Loud music is banned at Sydney Opera House

Loud music is banned at Sydney Opera House


norman lebrecht

February 27, 2017

The iconic venue has been fined A$15,000 for noise violations after complaints by its neighbours.

Residents of the so-called Toaster building objected to four concerts in 2015 by Florence And The Machine, claiming it was far too loud.

The New South Wales government has now slapped an order on the opera house, prohibiting all noise above 70 decibels on all days after 4pm.


  • Sara Gold says:

    Is that level measured OUTSIDE, or INSIDE, the Opera House? As an average conversation in a typical home is around 65dB SPL, 70dB SPL isn’t all that loud. (You need a reference level; decibels is just a ratio.)

    I would have some sympathy for keeping the sound inside the concert hall.

    • Nick says:

      It must have been outside. There is no possibility of internal noise from one of the auditoria even from a pop group seeping out through walls, corridors and entrance ways at that decibel level. Apartments in the area of the Opera House are extremely expensive and so when the residents make a ‘noise’ the authorities will take note!

    • Max Grimm says:

      Residents of the ‘toaster’ have long complained that the Opera House were breaching noise restrictions with their outdoor concerts and this fine is a small win for them.

      Seems like discontent has been building for a while…

    • Sixtus says:

      Indeed, 70 db is not all that loud for an amplified outdoor concert, even a classical one. While there have been complaints from ultra-posh residents of the aptly nicknamed “Toaster” (which looks like a monstrous Las Vegas hotel with none of the compensatory amenities), a web search reveals that there have equally been complaints from concertgoers that the music at the Opera House’s outdoor concerts has been too soft. A limit of 70 dB, measured just outside the Toaster is a limit that will make those concerts (and the revenue they probably supply to the Opera House) unworkable. Even an amplified orchestral concert will exceed this limit by at least 10 dB, not to mention performances of Beethoven’s Wellington’s Victory, Berlioz’ Tristia or the 1812 Overture and its seemingly obligatory accompanying fireworks display. This has all the hallmarks of a no-win situation.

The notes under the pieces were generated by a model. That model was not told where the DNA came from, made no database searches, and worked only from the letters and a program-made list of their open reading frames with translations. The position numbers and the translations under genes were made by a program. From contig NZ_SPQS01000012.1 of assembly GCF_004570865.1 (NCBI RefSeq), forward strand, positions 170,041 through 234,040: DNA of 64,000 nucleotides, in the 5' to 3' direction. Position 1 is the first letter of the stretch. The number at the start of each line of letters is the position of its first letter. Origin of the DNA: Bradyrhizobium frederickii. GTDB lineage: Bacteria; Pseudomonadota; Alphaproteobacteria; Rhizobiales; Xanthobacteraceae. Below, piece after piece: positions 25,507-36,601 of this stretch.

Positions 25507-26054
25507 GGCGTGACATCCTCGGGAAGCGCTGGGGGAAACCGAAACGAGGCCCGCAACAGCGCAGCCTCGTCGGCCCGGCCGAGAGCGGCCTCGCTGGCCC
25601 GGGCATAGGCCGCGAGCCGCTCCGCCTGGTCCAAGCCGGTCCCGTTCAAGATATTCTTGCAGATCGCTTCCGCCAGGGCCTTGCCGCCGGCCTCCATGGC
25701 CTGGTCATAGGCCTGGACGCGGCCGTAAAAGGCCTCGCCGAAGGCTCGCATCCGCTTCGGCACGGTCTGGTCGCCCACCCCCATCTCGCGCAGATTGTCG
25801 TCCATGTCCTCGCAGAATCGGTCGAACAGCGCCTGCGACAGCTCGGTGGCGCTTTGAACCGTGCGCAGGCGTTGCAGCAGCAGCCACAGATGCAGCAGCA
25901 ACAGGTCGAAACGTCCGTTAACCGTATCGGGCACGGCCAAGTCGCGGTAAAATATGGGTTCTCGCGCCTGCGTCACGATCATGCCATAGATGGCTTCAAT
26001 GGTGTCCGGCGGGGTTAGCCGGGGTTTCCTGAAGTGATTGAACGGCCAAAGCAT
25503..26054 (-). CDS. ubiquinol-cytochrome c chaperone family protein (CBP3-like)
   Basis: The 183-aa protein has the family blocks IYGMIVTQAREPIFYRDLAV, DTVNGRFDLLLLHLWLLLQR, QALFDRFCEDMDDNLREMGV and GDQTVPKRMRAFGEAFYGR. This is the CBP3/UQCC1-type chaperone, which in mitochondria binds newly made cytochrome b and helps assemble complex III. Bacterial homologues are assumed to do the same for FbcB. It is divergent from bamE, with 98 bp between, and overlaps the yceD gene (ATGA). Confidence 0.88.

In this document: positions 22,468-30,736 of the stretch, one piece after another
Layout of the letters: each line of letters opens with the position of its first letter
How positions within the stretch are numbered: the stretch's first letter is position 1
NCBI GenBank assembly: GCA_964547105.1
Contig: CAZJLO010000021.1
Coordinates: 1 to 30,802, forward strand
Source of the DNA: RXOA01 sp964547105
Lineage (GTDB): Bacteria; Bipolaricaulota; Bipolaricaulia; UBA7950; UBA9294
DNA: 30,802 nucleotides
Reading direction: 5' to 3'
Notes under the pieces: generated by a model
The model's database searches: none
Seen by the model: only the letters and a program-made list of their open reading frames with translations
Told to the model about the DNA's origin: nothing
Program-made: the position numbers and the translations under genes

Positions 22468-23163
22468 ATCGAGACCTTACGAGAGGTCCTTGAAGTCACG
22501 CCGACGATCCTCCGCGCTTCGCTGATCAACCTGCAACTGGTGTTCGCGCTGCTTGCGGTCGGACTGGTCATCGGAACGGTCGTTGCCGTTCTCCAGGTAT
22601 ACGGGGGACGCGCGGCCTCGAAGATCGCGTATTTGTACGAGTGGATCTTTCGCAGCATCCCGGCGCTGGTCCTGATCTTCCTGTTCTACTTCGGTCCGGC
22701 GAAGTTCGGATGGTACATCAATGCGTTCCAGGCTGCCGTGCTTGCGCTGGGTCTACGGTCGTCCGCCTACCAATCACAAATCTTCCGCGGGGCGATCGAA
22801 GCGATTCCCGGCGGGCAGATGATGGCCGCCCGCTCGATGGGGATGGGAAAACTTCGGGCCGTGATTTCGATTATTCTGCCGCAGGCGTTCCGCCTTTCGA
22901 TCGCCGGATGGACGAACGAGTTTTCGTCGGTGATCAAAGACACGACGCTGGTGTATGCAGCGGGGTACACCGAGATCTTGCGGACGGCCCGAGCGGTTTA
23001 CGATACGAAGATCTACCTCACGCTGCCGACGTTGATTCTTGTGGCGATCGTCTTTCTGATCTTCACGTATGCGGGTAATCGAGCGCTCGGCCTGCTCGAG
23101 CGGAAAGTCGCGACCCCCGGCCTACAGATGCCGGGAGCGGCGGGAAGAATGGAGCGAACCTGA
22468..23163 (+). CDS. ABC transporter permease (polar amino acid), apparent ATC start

• Maria says:

    In that case, I trust that the noise ban includes all sources, including those inside the Toaster building? Noise is noise, after all.

    No parties on any day of the week after 4pm. That should work.

  • John Borstlap says:

    The very funny title of this post made one imagine censorship for Wagner operas and Ligeti’s ‘Le Grand Macabre’.

    • Sixtus says:

      As operas go, Le Grand Macabre isn’t particularly loud. At times delightfully cacophonic perhaps, but not Messiaen-with-a-truckload-of-gongs put-in-the-earplugs loud. If it’s a loud opera you want, I’d start with Shostakovich’s Lady Macbeth.

  • Bernard McMinn says:

    It isn’t a if the Opera House wasn’t there first !!!

    • Sue says:

      As a victim myself of the “there first” argument when farming, I soon found out that noise and dust and odour are justnot allowed past the farm fence or gate – irrespective of how long the operation has been going. Our Environmental Protection Agency is very zealous on this score. I used to tell the EPA that I’d instructed the dust not to go beyond the farm gate but it didn’t take any notice of me!!

      The forecourt and harbour surrounds near the opera house are frightful for noise; I can’t stand it when I go there. Boom boom, clanking glasses, terribly noisy music and patrons. Why on earth anybody would want to live in the inner city is totally beyond me. It’s god-awful.